Everything that civilisation has to offer is a product of human intelligence; we cannot predict what we might achieve when this intelligence is magnified by the tools that AI may provide, but the eradication of war, disease, and poverty would be high on anyone's list. Success in creating AI would be the biggest event in human history. Unfortunately, it might also be the last, unless we learn how to avoid the risks.
One can imagine such technology outsmarting financial markets, out-inventing human researchers, out-manipulating human leaders, and developing weapons we cannot even understand. Whereas the short-term impact of AI depends on who controls it, the long-term impact depends on whether it can be controlled at all.

How do we control something that is almost incalculably smarter than us? Often, to explain the differential in intelligence between us and AI, people will use the species metaphor. AI would be so much smarter than us, it’d be like comparing the intelligence of humans to a different species, like an insect. Bostrom explains it in his book, 'Global Catastrophic Risks';
Originally Posted by Nick Bostrom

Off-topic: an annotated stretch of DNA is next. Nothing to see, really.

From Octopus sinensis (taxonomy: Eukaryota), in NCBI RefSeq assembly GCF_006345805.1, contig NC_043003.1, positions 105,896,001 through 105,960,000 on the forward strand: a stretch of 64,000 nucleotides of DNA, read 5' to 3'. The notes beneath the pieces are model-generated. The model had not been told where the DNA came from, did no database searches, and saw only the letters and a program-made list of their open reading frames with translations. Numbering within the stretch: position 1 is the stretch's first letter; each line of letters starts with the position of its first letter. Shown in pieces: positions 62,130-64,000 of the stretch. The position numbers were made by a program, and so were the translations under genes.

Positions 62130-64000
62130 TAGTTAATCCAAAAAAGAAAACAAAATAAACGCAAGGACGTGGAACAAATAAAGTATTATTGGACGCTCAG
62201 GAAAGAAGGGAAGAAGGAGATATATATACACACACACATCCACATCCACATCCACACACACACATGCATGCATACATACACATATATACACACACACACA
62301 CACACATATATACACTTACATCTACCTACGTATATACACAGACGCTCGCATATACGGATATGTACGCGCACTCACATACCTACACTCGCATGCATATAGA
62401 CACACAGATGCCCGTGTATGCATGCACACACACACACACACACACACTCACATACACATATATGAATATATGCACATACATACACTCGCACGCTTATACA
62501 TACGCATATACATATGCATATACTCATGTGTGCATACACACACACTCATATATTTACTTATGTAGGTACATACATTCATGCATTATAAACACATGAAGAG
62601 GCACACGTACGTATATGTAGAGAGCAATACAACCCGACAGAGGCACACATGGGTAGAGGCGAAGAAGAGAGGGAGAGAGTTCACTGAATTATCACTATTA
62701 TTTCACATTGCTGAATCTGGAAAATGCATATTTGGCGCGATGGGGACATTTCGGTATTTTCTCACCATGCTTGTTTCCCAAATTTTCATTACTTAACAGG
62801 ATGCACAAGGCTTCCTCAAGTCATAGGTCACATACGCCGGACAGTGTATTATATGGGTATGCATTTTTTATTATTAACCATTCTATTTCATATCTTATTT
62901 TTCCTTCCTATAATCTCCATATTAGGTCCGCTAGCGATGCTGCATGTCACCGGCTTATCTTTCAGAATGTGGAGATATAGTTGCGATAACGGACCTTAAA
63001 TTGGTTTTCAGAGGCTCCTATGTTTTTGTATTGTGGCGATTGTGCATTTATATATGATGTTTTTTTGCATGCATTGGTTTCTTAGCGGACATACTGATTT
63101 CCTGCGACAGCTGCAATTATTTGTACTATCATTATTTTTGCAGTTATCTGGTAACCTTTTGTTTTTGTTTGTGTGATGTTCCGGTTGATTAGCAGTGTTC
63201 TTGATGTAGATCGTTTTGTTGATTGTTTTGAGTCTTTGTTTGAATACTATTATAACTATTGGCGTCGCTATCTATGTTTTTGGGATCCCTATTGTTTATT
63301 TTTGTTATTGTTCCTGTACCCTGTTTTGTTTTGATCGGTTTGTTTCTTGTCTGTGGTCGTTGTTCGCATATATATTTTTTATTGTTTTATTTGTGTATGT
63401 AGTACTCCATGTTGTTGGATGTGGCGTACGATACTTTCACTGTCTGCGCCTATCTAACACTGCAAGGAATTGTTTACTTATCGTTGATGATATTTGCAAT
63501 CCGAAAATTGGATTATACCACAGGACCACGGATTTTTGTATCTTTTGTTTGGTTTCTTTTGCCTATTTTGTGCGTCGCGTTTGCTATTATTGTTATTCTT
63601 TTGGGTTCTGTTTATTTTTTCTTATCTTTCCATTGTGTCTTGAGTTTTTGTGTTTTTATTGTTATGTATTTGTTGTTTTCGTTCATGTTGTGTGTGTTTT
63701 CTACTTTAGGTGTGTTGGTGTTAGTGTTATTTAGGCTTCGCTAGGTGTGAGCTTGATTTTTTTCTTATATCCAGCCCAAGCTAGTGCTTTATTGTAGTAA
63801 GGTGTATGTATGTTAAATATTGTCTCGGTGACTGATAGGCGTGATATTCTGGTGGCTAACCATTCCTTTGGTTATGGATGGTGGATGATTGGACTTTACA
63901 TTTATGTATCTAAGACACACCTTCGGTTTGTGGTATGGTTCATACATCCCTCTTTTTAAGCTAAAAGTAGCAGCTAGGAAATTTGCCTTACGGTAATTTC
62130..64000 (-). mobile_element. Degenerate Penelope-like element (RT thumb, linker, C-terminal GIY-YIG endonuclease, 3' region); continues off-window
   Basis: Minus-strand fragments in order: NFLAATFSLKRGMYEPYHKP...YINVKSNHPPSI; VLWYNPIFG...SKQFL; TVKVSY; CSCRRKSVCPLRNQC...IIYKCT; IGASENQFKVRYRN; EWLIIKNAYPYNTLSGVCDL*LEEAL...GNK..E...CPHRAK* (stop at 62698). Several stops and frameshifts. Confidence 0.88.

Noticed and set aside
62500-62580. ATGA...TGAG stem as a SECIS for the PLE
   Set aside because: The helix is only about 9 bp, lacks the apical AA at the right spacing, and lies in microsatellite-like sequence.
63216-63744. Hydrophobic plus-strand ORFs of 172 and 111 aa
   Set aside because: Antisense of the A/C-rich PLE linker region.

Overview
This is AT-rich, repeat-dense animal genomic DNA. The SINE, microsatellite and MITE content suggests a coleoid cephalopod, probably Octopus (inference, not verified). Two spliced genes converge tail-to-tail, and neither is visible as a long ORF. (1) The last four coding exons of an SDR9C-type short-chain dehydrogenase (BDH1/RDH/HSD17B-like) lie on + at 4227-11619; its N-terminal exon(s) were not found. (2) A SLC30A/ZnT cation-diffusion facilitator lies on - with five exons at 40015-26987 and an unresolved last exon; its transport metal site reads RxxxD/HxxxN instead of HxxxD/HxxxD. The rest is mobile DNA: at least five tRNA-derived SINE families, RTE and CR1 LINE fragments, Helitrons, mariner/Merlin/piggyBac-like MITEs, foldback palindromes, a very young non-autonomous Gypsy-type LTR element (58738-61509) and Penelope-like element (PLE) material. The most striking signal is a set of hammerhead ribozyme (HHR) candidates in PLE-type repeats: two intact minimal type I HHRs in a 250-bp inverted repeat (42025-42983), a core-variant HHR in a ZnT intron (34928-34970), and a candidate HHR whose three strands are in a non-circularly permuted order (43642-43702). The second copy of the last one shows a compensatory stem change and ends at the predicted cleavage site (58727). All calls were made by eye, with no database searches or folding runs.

The AI has magic - not in the sense of incantations and potions, but in the sense that a wolf cannot understand how a gun works, or what sort of effort goes into making a gun, or the nature of that human power that lets us invent guns. The main advice the metaphor gives us is that we had better get Friendly AI right.

But how do you write a constraining source code so flawless that something so exponentially smarter than you can’t find loopholes in?

Elon Musk - AI is our biggest existential threat.
Originally Posted by Elon Musk
I think we should be very careful about artificial intelligence. If I had to guess at what our biggest existential threat is, it’s probably that. So we need to be very careful,” said Musk. “I’m increasingly inclined to think that there should be some regulatory oversight, maybe at the national and international level, just to make sure that we don’t do something very foolish.

Elon Musk is acutely aware of the dangers. He compares trying to write a source code that AI can’t break away from and go rogue as “summoning a demon” you would hope to control. Bostrom, in his book, talks about how AI is capable of altering its own source code to make itself smarter. Because it’s smarter than a human, it can see improvements in its source code and it makes them. Now, because of these improvements, it’s even smarter and it can see more improvements. Rinse and repeat. Bostrom says that by the time you even realise the computer is doing this and type ‘What are you doing?’, it’ll already have happened.